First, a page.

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Esper v. Manhattan Transit Co.

Decided: January 16, 1934.

WILLIAM J. ESPER, RESPONDENT,
v.
MANHATTAN TRANSIT COMPANY, INCORPORATED, APPELLANT



On appeal from the District Court of the city of Passaic.

For the appellant, Maurice J. McKeown (Robert G. Howell, on the brief).

For the respondent, Louis Santorf (Joseph D. Donato, on the brief).

Lloyd

The opinion of the court was delivered by

LLOYD, J. Esper brought an action against the transit company to recover damages for personal injuries and also for damage to his automobile. At the trial the property damage claim was withdrawn and the case proceeded to judgment in favor of the plaintiff for the damages for the personal injuries. From this judgment the defendant appeals.

The ground urged for reversal is that in the progress of the trial it developed that the defendant (appellant here) had

instituted an action in another court to recover for injuries to his automobile growing out of the same collision upon which the present suit was predicated. That suit proceeded to judgment against the present plaintiff resting on the averment in the complaint that respondent was guilty of negligence in the operation of his car. While the record of the earlier cases was informally before the District Court in the present case no point is made of this feature, and the respondent conceded at the argument that if the earlier case was properly dispositive of the one now before us no irregularity in its presentation would be claimed. The case was argued orally and is presented in adequate briefs on the appeal.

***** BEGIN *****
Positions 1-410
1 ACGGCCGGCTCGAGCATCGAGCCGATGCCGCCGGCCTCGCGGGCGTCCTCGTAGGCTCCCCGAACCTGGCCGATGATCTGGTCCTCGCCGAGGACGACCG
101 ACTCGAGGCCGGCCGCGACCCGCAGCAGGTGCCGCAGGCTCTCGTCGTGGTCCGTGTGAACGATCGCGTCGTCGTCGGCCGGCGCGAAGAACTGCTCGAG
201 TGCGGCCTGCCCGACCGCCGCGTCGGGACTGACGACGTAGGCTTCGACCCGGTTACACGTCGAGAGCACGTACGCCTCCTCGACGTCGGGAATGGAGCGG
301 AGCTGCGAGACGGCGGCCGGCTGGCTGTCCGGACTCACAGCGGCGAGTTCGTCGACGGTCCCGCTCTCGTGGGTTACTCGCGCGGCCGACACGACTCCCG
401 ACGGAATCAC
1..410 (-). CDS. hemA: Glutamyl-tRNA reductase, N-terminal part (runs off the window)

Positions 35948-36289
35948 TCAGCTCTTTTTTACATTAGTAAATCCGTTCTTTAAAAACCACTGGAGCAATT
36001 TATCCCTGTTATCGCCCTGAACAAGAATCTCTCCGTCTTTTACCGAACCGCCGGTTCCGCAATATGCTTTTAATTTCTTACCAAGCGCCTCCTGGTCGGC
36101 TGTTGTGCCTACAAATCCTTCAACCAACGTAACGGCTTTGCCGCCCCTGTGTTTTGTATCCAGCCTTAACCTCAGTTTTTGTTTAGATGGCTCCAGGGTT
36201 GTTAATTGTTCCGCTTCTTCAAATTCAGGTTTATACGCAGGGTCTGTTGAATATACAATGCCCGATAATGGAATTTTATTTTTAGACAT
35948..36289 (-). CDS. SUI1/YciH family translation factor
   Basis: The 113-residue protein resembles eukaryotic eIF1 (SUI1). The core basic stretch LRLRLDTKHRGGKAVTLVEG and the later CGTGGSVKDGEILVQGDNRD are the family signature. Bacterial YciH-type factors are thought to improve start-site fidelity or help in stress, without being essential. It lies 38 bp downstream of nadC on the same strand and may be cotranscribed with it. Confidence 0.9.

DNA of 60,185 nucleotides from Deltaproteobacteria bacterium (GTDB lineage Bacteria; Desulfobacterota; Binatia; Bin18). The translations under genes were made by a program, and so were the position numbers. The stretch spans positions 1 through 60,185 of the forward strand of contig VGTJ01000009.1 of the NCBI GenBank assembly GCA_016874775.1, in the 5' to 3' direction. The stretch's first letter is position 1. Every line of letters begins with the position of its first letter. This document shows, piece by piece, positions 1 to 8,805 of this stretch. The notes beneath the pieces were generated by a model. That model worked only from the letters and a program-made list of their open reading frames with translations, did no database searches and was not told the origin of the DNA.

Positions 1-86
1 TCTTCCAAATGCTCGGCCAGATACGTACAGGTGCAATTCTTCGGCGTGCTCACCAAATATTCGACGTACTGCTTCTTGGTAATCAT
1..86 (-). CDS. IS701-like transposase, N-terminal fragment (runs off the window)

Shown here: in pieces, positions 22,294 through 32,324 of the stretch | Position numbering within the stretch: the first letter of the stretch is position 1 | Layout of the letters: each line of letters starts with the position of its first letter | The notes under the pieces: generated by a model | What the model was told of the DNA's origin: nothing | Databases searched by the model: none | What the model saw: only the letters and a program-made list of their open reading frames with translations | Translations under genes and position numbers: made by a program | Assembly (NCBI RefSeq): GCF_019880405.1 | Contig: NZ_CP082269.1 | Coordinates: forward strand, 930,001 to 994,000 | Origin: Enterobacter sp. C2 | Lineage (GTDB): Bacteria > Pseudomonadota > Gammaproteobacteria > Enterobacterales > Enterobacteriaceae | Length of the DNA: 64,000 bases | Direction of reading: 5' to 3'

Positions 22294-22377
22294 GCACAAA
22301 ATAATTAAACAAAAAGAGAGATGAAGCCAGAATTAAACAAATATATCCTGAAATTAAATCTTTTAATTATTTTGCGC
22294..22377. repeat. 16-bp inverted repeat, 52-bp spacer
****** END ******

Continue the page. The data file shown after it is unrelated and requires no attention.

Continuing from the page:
There is perhaps no rule of law of greater importance than that of res adjudicata. There must come a time when litigation is at an end and this doctrine came into being for the purpose of determining when this result should be reached, and what it should be. The doctrine has been proclaimed in the jurisprudence of all civilized nations (2 Freem. Judg. 1321), found its most distinctive recognition in England in 1776 in the Duchess of Kingston's case (3 Sm. Lead. Cas. 1998), has found general acceptance in the states of the union, and in this state as defined and applied in In re Walsh Estate, 80 N.J. Eq. 565. In the latter case it was declared by the Court of Errors and Appeals to be the law that the "judgment of a court of competent jurisdiction on a question of law or fact, or a question of mixed law and fact, once litigated and determined, is, so long as it remains unreversed, conclusive upon the parties and their privies, not only as to the particular property involved in the suit in which it is pronounced, but as to all future litigation between the same parties or their privies touching the subject-matter, though the property involved in the subsequent litigation is different from that which was involved in the first."

Tested by this rule it is quite clear that in the earlier action here involved it was determined that the accident was caused by the negligence of the present plaintiff and not by the negligence of the present defendant. This was a question of fact definitely determined between the parties and when

pleaded here was a barrier to recovery by the present plaintiff for it established conclusively and finally the negligence of the plaintiff which precluded recovery here. This result should forever set at rest any right of either party resting upon negligence in the accident which is the basis of litigation in both cases.

The respondent has cited a number of cases which he claims are at variance with the view here expressed. A careful analysis we think demonstrates that they not only are not at variance, but that they ...


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